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My first question for the site

Sterling.GTx

New member
I recently picked up a Sterling GT. The body is in my mind repairable so that is something to look forward to.

To get there, first I'll need a chassis (floor pan). I've seen posts that say I need something between 1970 and 1977 but no Super Beetles. I also find some generic VW sites that make me believe that the Floor pan for almost the whole spectrum has the same mounting holes.

I've searched and can see where this may have been previously answered.

Any advice and support are appreciated.

Thank you,
Richard
Sterling GT #419
 

sector

Member
You are correct, any Type I VW chassis with the exception of Super Beetles would work. I would stay with IRS chassis as opposed to swing axle.
There are also some reasonably priced aftermarket chassis options available.
Share some photos to see what you are working with.
 

Sterling.GTx

New member
Thank you for the support; I appreciate you verifying what I thought. So I need to be looking for the 70 to 77 for the IRS. Can you suggest any of the aftermarket options?

Here are some photos. They will make you sad. I have a body sitting on a sheet of rust. No motor, no transmission, no interior. But, I have a big dream and time.

Thank you,
Richard
Sterling GT #419
 

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sector

Member
This is the one I was looking at when I was considering this option.

 

farfegnubbin

Site Owner
Staff member
Hi Richard. Welcome to the site! Congratulations on your new acquisition. You’re going to sincerely have fun.

No need to apologize for the condition of that body. That’s about average as a staring point, and many of the builders have done wonderful restorations from starting points like that.

You’ve already been given some good general thoughts on the chassis. As for aftermarket stuff I’d say definitely treat yourself to disk brakes at all four corners. And if you can scare up money for a nicely redone engine and transaxle, you’d be well on your way to a solid car.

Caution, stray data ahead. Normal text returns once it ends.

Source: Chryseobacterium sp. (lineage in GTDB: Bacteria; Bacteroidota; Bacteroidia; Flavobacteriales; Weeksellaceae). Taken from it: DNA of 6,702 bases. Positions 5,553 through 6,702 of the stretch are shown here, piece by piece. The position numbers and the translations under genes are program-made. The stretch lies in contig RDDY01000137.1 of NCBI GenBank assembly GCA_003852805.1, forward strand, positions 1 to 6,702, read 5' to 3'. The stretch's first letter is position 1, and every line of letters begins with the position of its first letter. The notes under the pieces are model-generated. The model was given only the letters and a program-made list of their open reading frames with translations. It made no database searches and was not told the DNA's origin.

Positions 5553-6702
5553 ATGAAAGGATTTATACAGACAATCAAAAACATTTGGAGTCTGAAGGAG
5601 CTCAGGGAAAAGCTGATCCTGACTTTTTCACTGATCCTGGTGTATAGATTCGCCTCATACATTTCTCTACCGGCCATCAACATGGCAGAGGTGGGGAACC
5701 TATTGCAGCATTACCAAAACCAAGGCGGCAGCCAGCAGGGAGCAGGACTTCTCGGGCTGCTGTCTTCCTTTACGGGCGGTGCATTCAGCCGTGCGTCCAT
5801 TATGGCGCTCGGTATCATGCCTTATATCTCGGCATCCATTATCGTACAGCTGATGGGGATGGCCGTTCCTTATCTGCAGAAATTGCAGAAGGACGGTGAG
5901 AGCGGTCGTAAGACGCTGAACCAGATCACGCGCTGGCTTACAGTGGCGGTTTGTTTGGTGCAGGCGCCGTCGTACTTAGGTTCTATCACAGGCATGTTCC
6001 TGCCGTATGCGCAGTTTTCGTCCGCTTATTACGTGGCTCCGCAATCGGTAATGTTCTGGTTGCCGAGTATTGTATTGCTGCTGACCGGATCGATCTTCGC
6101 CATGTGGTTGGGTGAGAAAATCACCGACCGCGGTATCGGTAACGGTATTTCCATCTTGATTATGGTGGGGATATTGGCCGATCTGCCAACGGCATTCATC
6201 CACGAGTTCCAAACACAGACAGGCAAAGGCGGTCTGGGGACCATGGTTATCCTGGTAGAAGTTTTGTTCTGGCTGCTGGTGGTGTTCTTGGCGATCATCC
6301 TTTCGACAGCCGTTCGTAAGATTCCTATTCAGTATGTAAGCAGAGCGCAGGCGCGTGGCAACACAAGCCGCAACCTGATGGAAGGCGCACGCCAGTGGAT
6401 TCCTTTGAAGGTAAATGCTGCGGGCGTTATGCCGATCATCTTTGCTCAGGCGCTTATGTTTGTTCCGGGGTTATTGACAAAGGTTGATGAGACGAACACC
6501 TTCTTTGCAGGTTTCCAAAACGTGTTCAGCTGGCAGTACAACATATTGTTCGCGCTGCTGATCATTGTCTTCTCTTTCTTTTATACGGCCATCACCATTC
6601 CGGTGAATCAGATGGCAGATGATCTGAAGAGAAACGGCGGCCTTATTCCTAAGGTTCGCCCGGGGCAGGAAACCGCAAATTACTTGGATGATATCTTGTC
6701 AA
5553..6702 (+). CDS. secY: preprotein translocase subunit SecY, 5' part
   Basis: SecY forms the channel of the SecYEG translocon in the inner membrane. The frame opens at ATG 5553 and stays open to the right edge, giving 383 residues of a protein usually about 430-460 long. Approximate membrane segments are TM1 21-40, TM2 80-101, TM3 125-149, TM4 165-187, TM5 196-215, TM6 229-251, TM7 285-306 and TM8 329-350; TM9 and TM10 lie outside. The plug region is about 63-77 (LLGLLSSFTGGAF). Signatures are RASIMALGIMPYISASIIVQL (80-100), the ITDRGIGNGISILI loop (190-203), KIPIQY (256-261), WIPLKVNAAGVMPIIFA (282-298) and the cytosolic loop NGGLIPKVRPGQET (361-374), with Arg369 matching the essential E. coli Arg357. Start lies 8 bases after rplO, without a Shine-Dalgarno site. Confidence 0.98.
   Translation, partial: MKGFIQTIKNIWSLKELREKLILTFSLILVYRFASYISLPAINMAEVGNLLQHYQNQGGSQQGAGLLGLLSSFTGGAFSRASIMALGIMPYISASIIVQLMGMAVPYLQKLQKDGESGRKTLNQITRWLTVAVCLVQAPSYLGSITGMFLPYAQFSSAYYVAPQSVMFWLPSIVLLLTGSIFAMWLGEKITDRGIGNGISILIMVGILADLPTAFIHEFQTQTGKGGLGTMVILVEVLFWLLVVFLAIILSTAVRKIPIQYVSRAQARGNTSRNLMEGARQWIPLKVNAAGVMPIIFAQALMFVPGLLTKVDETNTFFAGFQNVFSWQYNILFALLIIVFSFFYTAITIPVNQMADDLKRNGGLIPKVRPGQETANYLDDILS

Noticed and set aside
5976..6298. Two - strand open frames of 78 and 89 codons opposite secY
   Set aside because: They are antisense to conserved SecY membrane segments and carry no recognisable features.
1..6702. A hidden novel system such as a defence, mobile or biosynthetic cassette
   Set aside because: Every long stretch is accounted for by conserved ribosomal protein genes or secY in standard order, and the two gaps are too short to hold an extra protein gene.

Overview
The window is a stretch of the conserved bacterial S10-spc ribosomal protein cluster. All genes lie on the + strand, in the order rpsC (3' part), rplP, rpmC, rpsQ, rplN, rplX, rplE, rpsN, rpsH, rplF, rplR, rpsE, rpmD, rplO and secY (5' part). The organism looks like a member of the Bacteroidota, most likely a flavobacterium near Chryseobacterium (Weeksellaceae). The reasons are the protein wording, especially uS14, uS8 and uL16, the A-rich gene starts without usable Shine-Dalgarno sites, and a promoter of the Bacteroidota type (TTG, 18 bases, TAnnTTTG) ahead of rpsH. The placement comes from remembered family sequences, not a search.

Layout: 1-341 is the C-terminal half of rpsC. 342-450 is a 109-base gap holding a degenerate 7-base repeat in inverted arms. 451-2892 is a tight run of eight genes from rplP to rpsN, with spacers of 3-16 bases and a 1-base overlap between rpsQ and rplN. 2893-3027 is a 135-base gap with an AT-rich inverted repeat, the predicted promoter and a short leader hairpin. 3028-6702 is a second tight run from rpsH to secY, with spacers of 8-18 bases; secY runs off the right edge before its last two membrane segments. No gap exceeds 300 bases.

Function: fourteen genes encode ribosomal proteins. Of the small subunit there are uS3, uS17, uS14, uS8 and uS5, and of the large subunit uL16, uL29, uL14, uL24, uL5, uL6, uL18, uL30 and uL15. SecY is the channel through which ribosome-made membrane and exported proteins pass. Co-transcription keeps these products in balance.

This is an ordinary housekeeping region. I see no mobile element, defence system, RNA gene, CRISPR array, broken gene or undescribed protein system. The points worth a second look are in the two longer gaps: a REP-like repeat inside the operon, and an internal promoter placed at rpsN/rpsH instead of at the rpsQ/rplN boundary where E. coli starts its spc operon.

You had asked about a chart you once saw that showed where the body came from. I bet it was one done by Letterman and that it was on his site, National Sterling Owners Association, while he was still running it. I don’t think the new site owner kept it.

Based on your body #, yours is likely from the California facility. Bodies from the Midwest facility usually have a letter before the number.

Also, just splitting hairs here for the sake of historical accuracy, your car is a nice, normal “Classic” Sterling and isn’t a “GT.” The Sterling is a very sporty car, and I know that a lot of people like to add the letters GT to anything that looks sporty, so the classic Sterling has sometimes been lazily referred to as a Sterling GT. But in the history of the Sterling, there was actually a slightly modified model called the GT that came after all the other classic bodies had been built. It is a tiny bit taller and a tiny bit longer and has different scoops and headlights. We think only about seven of them were made and they are quite difficult to find. That’s not bad news for you though. Most people like the design of the original just as much or better.